I’ve used the “Akashics” in all of my novels since The Greatest Knight. However, The Outlaw Knight doesn’t utilize them as it was written before I began using that resource. I have edited it since, but only to tighten it up. The latest novel to have had the “Akashic” treatment is The Summer Queen, the story of Eleanor of Aquitaine. It’s been interesting that many readers have written to me saying that they didn’t think anything fresh or new could be said about Eleanor of Aquitaine but that the novel succeeds in this and that it’s realistic. I would say that it’s definitely in part due to my alternative researches, although of course other strands of conventional study and the all important imagination come into it, too. Incidentally, Alison does offer her services to others. Along with other skills of a sensitive, it’s her day job.
4. Which of your books is your favorite? Whose love story is your favorite (I’m a romantic; I had to ask). And, who is your favorite hero? Heroine?
That’s kind of like asking ‘Which of your children do you like best?’ Every book, every story has its own special niche. So, my first published novel The Wild Hunt, got my foot in the door, publishing contracts from many countries and won a major UK award – so it’s earned its place in my heart. The Champion, The Outlaw Knight (Lords of the White Castle in the UK), The Winter Mantle and The Falcons of Montabard, were all shortlisted for the Romantic Novel of the Year Award in the UK. The Greatest Knight was a New York Times bestseller. To Defy A King won the UK’s Romantic Novelists Association prize for Best Historical Novel 2011. The Scarlet Lion was nominated one of Richard Lee’s top historical reads of the decade – Richard Lee being the founder of the Historical Novel Society. So they all have their high spots.
The same with the love stories. They all have their own nuance, their own path. Perhaps William Marshal and Isabelle de Clare from The Greatest Knight and The Scarlet Lion affected me deeply because their bond remained so strong across their marriage through thick and thin, and the readers get to see it on the page through some tough adversity. I like to use songs to define my stories, and William and Isabelle’s story is perhaps encapsulated by the lyrics of Billy Joel’s “All About Soul.”
Readers often expect my favorite hero to be the great William Marshal, and I do love him very dearly and carry a torch for him. Indeed, I love all my heroes, but perhaps the one who is with me for life is John FitzGilbert, William’s father from A Place Beyond Courage.
He is one of those characters that later generations have not always understood: a man caught between a rock and a hard place and having to make some desperate choices. I had to go digging hard to find out about him across all areas of research, but what emerged from that depth was a personality so vivid and direct, that he’ll remain with me whatever. Of course, Fulke FitzWarin of The Outlaw Knight is a strong contender too. Some historians think he is the genesis of Robin Hood, and I wouldn’t be surprised. It’s not every lord who has his honeymoon as a hunted outlaw in the greenwood, with his own Maid Marion at his side! [Regan’s note: Fulke is on my Favorite Heroes and Heroines list!]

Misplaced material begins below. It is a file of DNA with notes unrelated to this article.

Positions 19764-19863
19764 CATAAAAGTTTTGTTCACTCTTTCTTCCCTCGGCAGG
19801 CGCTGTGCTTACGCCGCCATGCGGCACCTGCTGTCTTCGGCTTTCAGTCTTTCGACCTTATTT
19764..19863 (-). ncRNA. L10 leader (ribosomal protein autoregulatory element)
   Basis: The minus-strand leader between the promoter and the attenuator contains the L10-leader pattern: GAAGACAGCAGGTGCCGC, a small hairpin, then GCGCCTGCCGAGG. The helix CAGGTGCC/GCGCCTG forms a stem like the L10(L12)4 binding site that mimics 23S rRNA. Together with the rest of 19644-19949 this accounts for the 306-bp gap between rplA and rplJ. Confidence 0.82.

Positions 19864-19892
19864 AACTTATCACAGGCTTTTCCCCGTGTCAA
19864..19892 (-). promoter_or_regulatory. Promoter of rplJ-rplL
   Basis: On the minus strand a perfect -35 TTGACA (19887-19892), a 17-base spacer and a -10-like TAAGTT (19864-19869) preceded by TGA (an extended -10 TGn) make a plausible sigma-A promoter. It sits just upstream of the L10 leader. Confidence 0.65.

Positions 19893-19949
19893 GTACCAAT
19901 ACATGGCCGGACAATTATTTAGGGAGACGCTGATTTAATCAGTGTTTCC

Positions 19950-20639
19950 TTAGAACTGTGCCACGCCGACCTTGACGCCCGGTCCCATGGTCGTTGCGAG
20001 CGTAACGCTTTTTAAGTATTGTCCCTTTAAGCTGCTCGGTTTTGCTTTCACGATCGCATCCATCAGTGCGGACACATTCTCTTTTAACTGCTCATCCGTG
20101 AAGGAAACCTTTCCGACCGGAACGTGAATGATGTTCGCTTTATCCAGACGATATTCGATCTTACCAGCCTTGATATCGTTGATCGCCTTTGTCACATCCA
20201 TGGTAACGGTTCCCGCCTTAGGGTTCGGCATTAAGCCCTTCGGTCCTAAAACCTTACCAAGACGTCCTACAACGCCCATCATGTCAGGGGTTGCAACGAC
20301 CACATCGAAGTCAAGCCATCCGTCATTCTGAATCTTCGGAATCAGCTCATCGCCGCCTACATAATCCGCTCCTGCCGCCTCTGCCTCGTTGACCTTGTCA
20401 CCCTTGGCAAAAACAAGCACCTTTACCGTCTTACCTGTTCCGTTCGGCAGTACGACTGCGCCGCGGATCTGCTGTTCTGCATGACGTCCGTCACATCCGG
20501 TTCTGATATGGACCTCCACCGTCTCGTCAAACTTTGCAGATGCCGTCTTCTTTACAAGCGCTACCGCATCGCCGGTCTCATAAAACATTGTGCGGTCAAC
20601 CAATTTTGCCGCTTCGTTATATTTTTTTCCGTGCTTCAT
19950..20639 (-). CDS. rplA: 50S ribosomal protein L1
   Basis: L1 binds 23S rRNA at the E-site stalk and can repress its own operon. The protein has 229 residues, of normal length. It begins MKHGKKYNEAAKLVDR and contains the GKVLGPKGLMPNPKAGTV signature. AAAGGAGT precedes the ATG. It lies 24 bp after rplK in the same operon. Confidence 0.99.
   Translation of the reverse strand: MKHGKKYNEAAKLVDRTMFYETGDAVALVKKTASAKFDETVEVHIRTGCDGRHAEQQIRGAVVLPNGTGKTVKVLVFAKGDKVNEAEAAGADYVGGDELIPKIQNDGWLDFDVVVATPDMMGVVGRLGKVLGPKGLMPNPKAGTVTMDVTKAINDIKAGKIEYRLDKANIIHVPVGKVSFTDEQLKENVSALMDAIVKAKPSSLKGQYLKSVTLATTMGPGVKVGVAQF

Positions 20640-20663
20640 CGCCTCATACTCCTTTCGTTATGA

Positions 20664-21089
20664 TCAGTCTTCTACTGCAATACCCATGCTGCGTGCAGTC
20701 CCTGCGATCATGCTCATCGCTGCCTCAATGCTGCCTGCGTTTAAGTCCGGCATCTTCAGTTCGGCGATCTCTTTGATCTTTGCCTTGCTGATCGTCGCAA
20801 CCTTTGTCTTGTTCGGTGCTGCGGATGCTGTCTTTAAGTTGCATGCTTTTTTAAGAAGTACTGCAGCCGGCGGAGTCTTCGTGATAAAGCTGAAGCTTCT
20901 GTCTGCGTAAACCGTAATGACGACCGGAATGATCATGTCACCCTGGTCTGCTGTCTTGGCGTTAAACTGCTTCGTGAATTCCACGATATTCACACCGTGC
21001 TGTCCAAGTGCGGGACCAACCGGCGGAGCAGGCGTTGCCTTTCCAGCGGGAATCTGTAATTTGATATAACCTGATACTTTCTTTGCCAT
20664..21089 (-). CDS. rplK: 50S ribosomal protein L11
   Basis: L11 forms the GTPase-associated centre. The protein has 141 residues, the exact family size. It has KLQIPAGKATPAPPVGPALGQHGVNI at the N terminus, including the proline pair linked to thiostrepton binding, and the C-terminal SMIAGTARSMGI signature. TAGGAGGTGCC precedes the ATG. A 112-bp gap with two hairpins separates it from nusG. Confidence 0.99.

5. What are you writing now? What can your US readers look forward to? (Not that we are stopped by a book only being available in the UK…we can order off Amazon.co.uk!)
I have a contract with my UK and US publishers to write 3 novels about Eleanor of Aquitaine. I have called her Alienor, which is what she would have called herself in the 12th century. The Summer Queen has already been published in the UK and has already gone into reprint in hardcover. It comes out in the US as an e-book and in paperback next June. Then there’s The Winter Crown which I am finishing editing at the moment, and then The Autumn Throne.
6. I know you have an extensive reference library (sigh). Which books do you reach for most often?
When I’m writing, I tend to separate out the books I know I am going to need for that particular project and I put them on the shelves surrounding my work station. So at the moment I have a stack of Eleanor of Aquitaine biographies, and several books on Henry II and Thomas Becket. I began researching the 11th through 13th centuries when I was 15 and I’m several decades older now (!), so I have a good basic baseline from where to begin. For anyone new to the period, I would suggest reading England Under the Angevin Kings by Robert Bartlett. It really does cover every base, especially if you don’t have a lot to spend on books. Daily Living in the Twelfth Century by Urban Tigner Holmes is an excellent all round book, too, and good for either side of the 12thC if you are writing in the late 11th or early 13th.
7. For a woman steeped in the medieval past of England, what would you consider a vacation? To where would you like to travel? Or do you prefer to stay home?